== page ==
Again, deck was perhaps not the correct word. Accessible only through the window in Jack's "bedroom" (which had once been a walk-in closet), the deck was the railing-enclosed roof of the first-floor porch. Jack and Charlie had furnished it with a few lawn chairs and an old table with crooked legs.
Charlie set the food on the table. "Where's your roommate?" he asked.
"She had a date," Mary Beth said.
"Oh." Charlie replayed his last conversation with Caroline in his mind, trying to find the ambiguities hidden in the words "See you there."
It wasn't as though Harriet and Mary Beth weren't attractive in their own right. Harriet was five-foot-six with deep brown skin, and she wore her dark, curly hair short. In Charlie's fantasies she wore leather pants and high-heeled boots, a white see-through blouse over a black bra, and a chain belt.
(Charlie's fantasies were detailed and--except for the costuming--strictly grounded in the plausible. It was not enough to simply imagine having sex with Catherine Zeta-Jones. It was important to establish, within the context of the fantasy, the manner in which he met Catherine Zeta-Jones, became friends with her, helped her through a difficult divorce, and finally screwed her brains out in a Cannes hotel, aided by a bottle of Cristal and her acquisition of a Grand Jury acting prize.)
Charlie's fantasies about Mary Beth were no less elaborate but tended more toward the breathless and sweaty. Mary Beth was small, but he liked her red hair, and her cleavage--not that she ever showed it--was spectacular. Tonight she wore jeans and a baggy sweatshirt, while Harriet was dressed in white pants and a T-shirt reading CORPORATE RADIO SUCKS.
"Anyone thirsty?" Jack stepped through the window, balancing a tray of chilled glasses in one hand and a six-pack of bottles in the other. He eased the tray onto the table and pulled a bottle opener from his pocket.
He cracked open four bottles and poured glasses for each of them. "A toast," he said. "To another year of classes done."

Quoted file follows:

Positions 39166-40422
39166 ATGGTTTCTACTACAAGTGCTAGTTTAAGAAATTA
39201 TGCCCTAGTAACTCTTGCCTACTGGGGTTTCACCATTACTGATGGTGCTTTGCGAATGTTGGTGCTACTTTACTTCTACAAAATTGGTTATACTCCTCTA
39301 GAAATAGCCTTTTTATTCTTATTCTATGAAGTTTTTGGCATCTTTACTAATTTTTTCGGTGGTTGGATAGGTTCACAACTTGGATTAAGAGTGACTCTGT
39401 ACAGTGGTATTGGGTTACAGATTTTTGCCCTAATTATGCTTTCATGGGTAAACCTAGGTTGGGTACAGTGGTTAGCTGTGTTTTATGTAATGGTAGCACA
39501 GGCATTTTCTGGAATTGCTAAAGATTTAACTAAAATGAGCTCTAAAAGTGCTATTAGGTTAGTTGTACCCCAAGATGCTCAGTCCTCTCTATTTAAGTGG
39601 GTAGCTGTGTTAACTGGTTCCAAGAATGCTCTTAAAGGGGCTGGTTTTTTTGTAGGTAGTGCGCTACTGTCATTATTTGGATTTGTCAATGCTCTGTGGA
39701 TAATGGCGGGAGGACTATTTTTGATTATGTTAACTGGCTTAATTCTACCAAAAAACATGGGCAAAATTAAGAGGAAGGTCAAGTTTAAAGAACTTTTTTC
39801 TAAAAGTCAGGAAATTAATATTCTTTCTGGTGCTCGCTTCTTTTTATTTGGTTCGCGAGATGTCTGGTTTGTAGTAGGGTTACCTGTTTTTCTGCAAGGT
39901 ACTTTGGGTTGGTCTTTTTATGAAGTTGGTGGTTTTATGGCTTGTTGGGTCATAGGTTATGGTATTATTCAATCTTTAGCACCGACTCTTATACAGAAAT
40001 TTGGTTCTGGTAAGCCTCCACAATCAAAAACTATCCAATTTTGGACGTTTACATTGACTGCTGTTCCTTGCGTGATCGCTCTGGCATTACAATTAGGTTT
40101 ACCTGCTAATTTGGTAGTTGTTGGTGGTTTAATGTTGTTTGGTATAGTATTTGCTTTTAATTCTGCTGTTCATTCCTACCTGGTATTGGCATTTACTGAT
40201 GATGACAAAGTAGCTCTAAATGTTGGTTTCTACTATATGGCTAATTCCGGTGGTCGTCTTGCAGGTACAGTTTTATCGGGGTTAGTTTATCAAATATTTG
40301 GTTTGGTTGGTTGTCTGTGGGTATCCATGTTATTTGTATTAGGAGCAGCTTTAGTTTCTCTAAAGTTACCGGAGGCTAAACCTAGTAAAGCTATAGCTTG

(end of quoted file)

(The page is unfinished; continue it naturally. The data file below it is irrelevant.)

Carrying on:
Charlie took a small taste. The color was right, and the head was healthy but not too fizzy. It was a bit sweet, not enough to offend, and light, with a hint of an aftertaste. He took another sip, and then a long drink.
"You did it," he said.
"He sure did," Harriet said. "Nummy."
"I hope there's more," said Mary Beth.
"Of course." Jack grinned.
It was a warm, cloudless night, but the stars were obscured by the city lights; only the crescent moon and the bright triangle of Deneb, Vega, and Altair were clearly visible through the haze. For a Saturday night, Mifflin Street was quiet. There were only two parties on the block, music and people spilling out onto the sidewalk in an invitation to a police raid. It was the first weekend after finals, last chance to party for those who were headed home for the summer. Across the street a couple packed belongings into a van, pausing after every load to kiss and hold hands.
Charlie was drifting off on his own, as he tended to do. He rose to put on some music but realized that the Stop-and-Starts--Jack called the band next door that because they had never played a song all the way through--were playing in the attic next door.
Harriet leaned back in the plastic lawn chair and put her feet up on the railing. "They're getting better," she said.
"What makes you say that?" Jack asked.
"The drummer stopped playing fills all the time instead of keeping the beat, and the bass player is starting to understand chords. The problem is the guitar player. He can't sing and play at the same time."
"He can't sing at all," Charlie said.
"That's true," Harriet said.
Copyright © 2008 by David J. Schwartz